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Nearly two-in-five third-level students are experiencing serious levels of anxiety and depression as a result of stress, a new survey has revealed.

The newly published 'Report on Student Mental Health in Third-Level Education' was compiled by the Union of Students in Ireland (USI), with the support of the HSE Mental Health and the National Office for Suicide Prevention.

Almost one-third of students have been diagnosed with a mental health disorder, with the results painting a worrying picture of the extent of pressures and struggles on the shoulders of Irish students.

The statistics examined the occurrence of mental health distress and ill health among third-level students and the availability and use of mental health support service for young people.

Multiple factors influence depression and anxiety, and women were found to be more likely to suffer anxiety than men. Non-binary students had the highest levels of severe anxiety.

The survey, which was conducted in 2018, was open to students in every college, North and in the Republic, and most of the respondents were undergraduates aged between 18 and 24-years-old.

74 percent of participants were female, and experiences varied largely depending on the type of college attended, the area of study and whether it was inside or outside of Dublin.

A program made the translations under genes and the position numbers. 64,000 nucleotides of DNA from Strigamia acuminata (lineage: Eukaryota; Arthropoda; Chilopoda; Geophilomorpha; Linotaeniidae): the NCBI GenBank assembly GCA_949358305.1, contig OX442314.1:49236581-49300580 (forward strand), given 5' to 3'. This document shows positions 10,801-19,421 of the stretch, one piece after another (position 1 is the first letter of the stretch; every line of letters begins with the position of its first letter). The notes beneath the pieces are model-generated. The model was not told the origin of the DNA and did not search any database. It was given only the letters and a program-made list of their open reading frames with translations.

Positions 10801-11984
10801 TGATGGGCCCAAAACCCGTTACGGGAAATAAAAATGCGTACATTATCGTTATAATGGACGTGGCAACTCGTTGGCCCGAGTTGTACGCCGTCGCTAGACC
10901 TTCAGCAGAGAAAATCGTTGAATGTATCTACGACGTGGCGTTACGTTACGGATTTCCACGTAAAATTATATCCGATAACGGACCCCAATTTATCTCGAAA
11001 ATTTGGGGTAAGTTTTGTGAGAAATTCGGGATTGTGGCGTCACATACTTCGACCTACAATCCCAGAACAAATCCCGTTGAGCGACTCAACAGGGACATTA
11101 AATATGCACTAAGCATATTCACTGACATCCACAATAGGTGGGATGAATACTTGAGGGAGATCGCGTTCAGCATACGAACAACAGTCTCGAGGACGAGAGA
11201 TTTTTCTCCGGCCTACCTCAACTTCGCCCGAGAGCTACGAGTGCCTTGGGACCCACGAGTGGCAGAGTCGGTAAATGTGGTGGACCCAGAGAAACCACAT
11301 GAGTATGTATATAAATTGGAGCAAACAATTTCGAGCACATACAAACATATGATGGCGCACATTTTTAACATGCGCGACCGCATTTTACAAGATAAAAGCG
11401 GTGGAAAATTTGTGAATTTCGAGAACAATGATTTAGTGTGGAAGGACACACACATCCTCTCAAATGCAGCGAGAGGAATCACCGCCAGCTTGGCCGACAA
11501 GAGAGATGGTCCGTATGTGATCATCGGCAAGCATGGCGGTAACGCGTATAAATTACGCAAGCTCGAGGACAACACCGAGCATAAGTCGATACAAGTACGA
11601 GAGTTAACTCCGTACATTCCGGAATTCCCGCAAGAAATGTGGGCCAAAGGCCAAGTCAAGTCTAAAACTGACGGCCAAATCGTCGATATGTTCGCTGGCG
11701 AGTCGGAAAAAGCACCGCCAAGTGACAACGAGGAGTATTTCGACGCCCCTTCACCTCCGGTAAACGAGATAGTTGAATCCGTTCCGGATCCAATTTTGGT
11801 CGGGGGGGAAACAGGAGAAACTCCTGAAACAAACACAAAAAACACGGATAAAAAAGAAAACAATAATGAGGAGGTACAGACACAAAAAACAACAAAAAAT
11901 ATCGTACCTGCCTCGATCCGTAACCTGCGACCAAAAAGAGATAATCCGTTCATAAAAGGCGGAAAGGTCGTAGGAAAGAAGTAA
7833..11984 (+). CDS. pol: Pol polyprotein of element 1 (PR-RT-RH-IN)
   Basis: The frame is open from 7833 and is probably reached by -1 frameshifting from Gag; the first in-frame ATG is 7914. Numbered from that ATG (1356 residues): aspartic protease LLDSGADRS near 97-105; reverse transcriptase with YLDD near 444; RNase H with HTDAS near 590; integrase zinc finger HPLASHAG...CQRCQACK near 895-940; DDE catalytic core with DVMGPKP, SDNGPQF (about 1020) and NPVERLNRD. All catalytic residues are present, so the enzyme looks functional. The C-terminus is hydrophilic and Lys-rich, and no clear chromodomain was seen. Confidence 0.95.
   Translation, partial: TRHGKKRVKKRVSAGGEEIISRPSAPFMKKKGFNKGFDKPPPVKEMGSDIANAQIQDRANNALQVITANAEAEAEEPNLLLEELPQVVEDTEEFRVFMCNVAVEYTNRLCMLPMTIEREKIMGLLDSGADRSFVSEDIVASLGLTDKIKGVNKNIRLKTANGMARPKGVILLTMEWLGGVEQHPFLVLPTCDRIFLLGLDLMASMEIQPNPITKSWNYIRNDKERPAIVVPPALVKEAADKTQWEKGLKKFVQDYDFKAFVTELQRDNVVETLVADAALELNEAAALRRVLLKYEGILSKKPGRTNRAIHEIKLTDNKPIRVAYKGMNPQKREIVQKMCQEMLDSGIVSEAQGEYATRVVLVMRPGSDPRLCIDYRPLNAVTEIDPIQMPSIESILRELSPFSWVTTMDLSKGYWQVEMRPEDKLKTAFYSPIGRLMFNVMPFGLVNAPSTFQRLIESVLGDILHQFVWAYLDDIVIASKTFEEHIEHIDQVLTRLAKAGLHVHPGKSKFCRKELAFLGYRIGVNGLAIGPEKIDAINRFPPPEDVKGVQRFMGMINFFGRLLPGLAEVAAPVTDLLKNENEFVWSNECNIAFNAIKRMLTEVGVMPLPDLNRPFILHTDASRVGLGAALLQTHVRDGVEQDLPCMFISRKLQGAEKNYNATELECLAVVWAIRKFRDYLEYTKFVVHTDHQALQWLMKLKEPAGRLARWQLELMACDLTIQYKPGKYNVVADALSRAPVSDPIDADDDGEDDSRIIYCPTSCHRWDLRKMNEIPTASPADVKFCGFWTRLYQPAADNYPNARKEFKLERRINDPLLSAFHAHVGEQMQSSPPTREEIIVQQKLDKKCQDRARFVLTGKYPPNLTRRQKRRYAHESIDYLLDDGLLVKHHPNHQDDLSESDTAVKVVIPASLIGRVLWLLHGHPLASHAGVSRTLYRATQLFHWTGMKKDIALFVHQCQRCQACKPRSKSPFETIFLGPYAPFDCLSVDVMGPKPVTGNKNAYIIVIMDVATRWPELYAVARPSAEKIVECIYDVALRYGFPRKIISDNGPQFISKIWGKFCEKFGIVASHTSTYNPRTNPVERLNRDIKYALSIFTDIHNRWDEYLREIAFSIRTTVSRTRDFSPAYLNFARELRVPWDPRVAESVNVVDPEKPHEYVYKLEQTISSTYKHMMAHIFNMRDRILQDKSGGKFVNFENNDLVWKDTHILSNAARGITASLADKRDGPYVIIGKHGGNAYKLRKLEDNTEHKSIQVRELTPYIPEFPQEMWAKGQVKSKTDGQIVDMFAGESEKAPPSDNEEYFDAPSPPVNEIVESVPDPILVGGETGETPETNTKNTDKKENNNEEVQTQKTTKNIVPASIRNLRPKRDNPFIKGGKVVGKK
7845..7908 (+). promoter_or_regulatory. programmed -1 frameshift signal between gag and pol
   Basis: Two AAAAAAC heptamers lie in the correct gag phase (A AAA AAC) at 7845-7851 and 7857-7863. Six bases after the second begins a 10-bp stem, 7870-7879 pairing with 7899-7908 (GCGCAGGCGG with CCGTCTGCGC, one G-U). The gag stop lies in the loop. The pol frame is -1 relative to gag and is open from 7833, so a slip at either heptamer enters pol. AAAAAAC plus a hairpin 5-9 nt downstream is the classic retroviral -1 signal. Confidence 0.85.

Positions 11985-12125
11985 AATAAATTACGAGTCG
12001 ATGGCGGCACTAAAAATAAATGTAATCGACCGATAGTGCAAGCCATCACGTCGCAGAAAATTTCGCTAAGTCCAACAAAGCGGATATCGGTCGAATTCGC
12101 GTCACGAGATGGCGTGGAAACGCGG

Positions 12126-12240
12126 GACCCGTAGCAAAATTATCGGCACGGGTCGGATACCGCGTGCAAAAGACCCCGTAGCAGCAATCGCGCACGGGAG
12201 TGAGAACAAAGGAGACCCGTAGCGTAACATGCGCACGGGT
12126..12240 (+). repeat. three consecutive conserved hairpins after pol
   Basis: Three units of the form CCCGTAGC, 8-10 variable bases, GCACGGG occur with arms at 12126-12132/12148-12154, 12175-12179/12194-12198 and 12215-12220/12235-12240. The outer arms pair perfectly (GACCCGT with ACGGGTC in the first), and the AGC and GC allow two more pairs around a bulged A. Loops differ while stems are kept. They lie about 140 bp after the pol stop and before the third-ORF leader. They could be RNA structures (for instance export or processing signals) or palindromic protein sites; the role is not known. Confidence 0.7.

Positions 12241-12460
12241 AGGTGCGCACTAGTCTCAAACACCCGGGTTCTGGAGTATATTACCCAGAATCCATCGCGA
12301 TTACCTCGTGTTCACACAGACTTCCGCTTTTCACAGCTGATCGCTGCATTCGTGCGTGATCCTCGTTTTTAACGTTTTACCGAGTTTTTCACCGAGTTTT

One in five of those surveyed identified as LGBTQ+ and just over 1 percent identified as transgender. 38 percent are experiencing extremely severe levels of anxiety, alarmingly.

30 percent of people are reporting suffering from depression and 17 percent are experiencing stress. Almost one-third reported that they had a formal mental health difficulty which was diagnosed.

One of the most distressing points is that 21 percent of participants did not have someone to talk to about personal and emotional difficulties. Free on-campus counselling is imperative for students.

Students were found to use on and off-campus services to aid their mental health, and the student union made 35 percent of students aware of support services. 

The study had a large response of 3,340 students, but the findings may not be a full picture of the student population.

Employment during college was also found to affect students' ability to socialise with their classmates, and those involved in activities outside of coursework had improved mental health.

USI president Lorna Fitzpatrick in Trinity College Dublin said students had provided a vast amount of vital data which would be used to improve mental health services at third level for everyone.

Numerous institutions were found to be problematic in terms of the quality of care offered to students, and a quality assurance tool must be made to ensure consistency between institutions.

Transitioning from secondary school to college is a huge step for all students, and comes at a time when they are most at risk of developing mental health difficulties.

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Third level colleges and institutions across the country have been told they will lose out on access to research funding if they are found to be involved in gender discrimination.

Minister of State for Higher Education, Mary Mitchell O'Connor, warned that colleges have “nowhere to hide” should they fail to promote more deserving female colleagues to senior positions.

As it stands, women make up less that have of lecturers in universities across the country, with even less at higher grades such as associate professor and professor.